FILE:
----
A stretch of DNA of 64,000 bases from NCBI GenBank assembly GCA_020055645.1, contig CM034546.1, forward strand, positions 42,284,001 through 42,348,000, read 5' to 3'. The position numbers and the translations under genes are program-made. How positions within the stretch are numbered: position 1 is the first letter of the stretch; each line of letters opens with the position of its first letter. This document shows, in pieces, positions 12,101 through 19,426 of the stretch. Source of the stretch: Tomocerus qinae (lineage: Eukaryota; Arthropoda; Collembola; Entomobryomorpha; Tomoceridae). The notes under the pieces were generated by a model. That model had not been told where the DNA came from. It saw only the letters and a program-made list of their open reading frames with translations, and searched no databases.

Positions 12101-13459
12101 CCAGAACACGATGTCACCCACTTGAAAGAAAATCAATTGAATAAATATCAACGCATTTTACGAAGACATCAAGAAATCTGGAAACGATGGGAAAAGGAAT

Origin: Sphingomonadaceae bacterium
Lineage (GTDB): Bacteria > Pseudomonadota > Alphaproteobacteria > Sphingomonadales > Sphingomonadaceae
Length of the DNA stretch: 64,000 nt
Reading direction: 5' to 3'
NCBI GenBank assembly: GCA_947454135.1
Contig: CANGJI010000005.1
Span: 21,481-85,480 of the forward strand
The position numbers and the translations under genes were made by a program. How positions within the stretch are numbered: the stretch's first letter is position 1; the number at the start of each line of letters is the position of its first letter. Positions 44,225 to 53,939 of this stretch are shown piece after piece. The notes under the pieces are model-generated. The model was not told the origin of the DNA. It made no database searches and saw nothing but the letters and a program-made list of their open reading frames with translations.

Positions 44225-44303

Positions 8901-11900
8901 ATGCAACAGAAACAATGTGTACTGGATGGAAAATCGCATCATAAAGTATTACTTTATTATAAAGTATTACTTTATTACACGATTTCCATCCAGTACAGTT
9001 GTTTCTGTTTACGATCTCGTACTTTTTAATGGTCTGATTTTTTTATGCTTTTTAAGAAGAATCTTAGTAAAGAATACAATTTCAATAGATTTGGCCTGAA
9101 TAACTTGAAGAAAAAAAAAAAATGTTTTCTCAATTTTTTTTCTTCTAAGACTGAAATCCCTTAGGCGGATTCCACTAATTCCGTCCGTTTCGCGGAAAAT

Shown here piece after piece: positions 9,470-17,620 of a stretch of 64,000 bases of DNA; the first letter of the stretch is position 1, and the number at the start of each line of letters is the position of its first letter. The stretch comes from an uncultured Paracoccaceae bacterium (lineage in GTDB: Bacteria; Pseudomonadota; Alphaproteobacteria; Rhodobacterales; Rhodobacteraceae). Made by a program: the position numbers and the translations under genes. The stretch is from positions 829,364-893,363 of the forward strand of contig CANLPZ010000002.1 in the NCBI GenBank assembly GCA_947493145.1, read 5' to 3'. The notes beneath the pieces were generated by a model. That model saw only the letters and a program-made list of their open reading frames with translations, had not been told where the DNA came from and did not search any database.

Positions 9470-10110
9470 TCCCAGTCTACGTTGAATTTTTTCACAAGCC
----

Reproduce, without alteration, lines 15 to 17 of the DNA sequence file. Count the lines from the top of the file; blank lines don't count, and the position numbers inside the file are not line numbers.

9001 GTTTCTGTTTACGATCTCGTACTTTTTAATGGTCTGATTTTTTTATGCTTTTTAAGAAGAATCTTAGTAAAGAATACAATTTCAATAGATTTGGCCTGAA
9101 TAACTTGAAGAAAAAAAAAAAATGTTTTCTCAATTTTTTTTCTTCTAAGACTGAAATCCCTTAGGCGGATTCCACTAATTCCGTCCGTTTCGCGGAAAAT

Shown here piece after piece: positions 9,470-17,620 of a stretch of 64,000 bases of DNA; the first letter of the stretch is position 1, and the number at the start of each line of letters is the position of its first letter. The stretch comes from an uncultured Paracoccaceae bacterium (lineage in GTDB: Bacteria; Pseudomonadota; Alphaproteobacteria; Rhodobacterales; Rhodobacteraceae). Made by a program: the position numbers and the translations under genes. The stretch is from positions 829,364-893,363 of the forward strand of contig CANLPZ010000002.1 in the NCBI GenBank assembly GCA_947493145.1, read 5' to 3'. The notes beneath the pieces were generated by a model. That model saw only the letters and a program-made list of their open reading frames with translations, had not been told where the DNA came from and did not search any database.